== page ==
Affective Neurosciences PLLC

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Sleep and Brain Training

Alternative Insomnia Treatment

At least 40 million Americans each year suffer from chronic, long-term, sleep disorders. An additional 20 million experience occasional sleep problems. Neurofeedback is a powerful tool for helping people fall asleep and stay asleep. Over 3,000 licensed health professionals such as psychologists, therapists, and doctors now use this new technology daily with patients. As a group, they report significant and consistent improvements for client sleep problems. It’s often remarkable how quickly sleep can improve with clients who have been to many different specialists and have struggled with sleep for years. Falling asleep and staying asleep is clearly the brain’s job to do. Many brain training options can help as well as making lifestyle changes and changes in sleep “hygiene”. A skilled neurofeedback clinician can review many different options with clients to help them assess what’s most appropriate for their problem. The addition of neurofeedback to positively impact sleep is powerful. Most people can train their brain to allow sleep again. The brain is fundamental to sleep, and training it makes complete sense. However, it’s a new technology that the vast majority of physicians and other health professionals are still unaware of it so they can’t recommend it.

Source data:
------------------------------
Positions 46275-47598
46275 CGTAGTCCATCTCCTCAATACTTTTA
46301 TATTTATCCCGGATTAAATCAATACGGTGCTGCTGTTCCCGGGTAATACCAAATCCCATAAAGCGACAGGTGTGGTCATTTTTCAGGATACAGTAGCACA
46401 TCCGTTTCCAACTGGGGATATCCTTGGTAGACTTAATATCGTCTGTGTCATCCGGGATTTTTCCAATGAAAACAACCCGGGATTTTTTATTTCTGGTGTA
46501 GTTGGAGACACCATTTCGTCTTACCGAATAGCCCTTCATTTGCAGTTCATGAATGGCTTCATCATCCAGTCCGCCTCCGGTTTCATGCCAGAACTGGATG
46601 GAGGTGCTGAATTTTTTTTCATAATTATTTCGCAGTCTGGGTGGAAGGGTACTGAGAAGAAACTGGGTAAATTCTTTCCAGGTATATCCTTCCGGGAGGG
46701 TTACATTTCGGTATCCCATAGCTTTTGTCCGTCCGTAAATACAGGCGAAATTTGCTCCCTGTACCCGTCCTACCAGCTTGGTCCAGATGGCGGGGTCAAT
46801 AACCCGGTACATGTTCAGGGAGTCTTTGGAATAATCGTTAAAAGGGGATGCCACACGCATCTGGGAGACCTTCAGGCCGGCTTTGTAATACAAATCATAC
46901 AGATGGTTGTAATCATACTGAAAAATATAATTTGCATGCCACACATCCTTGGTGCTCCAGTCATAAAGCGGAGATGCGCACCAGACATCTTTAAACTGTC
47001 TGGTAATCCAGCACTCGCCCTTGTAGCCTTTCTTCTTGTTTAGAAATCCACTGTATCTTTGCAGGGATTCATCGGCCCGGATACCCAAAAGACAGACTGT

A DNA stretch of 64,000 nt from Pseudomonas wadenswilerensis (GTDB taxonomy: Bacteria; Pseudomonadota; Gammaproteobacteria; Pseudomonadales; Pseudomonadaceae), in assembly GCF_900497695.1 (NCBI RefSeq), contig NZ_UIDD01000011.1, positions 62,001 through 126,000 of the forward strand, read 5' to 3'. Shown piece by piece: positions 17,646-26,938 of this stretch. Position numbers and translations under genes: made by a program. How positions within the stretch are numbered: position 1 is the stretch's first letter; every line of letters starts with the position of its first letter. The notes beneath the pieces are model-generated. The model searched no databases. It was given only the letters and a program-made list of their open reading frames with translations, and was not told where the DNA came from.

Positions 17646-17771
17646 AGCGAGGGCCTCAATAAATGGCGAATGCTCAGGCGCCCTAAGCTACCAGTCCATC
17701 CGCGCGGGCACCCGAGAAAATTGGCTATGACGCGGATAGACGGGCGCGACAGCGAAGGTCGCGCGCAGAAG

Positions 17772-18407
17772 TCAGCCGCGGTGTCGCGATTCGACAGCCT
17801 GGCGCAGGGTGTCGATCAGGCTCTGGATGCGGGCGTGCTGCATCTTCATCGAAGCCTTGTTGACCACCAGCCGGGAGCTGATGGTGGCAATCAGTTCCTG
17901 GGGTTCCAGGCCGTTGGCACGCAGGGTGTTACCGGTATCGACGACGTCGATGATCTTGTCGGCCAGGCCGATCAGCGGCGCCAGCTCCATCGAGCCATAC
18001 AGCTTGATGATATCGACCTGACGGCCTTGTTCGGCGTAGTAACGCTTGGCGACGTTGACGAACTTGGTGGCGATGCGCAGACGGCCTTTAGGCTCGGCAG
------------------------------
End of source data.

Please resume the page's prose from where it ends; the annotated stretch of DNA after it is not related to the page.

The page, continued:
What are the most commonly reported sleep issues that improve with neurofeedback training?

1. Insomnia – Difficulty falling asleep; difficulty maintaining sleep during the night
2. Difficulty waking from sleep
3. Difficulty getting to bed
4. Not feeling rested after sleep
5. Sleeping too long (over 10 hours)
6. Physically restless sleep
7. Nightmares
8. Bedwetting (Nocturnal enuresis)
9. Sleepwalking
10. Restless leg syndrome – Leg discomfort or sleep causing movement and arousal
11. Bruxism – teeth grinding during sleep
12. Sleep terrors – Abrupt arousal with intense fear, difficult to awaken, no dream recall or memory of event
13. Narcolepsy
14. Dysregulated sleep patterns/cycles (circadian rhythms)

Neurofeedback training often helps these problems as it improves brain regulation. For instance, a 75-year-old woman reported that she “slept like a baby for the first time in 25 years” after neurofeedback training. Parents of children with Attention Deficit Hyperactivity Disorder (ADHD) often say it’s easier to get their kids to sleep when they’ve had neurofeedback, and depressed clients remark they have a much easier time getting going in the morning. These are common reports.

The Role of the Brain and Sleep

The brain regulates sleep. The EEG, which shows brainwaves, clearly reflects changes in sleep stages. Training brainwaves using neurofeedback to decrease or increase slow brainwave activity, or to increase specific EEG activation patterns, appears to help the brain normalize sleep. Based on reports from a large number of health professionals, the evidence shows that training the EEG impacts sleep regulatory mechanisms, and people sleep better.

Since sleep is complex and involves many systems, it is not possible to suggest that sleep problems always improve as a result of neurofeedback. Yet, clinicians say they routinely expect changes to occur in sleep patterns after appropriate training for a large percentage of their clients. As with any program, a complete sleep assessment is helpful. Sleep hygiene issues (including caffeine, alcohol, and other behavioral factors) and other potential contributory factors, such as possible sleep apnea, also need to be carefully reviewed and corrected in combination with neurofeedback training.


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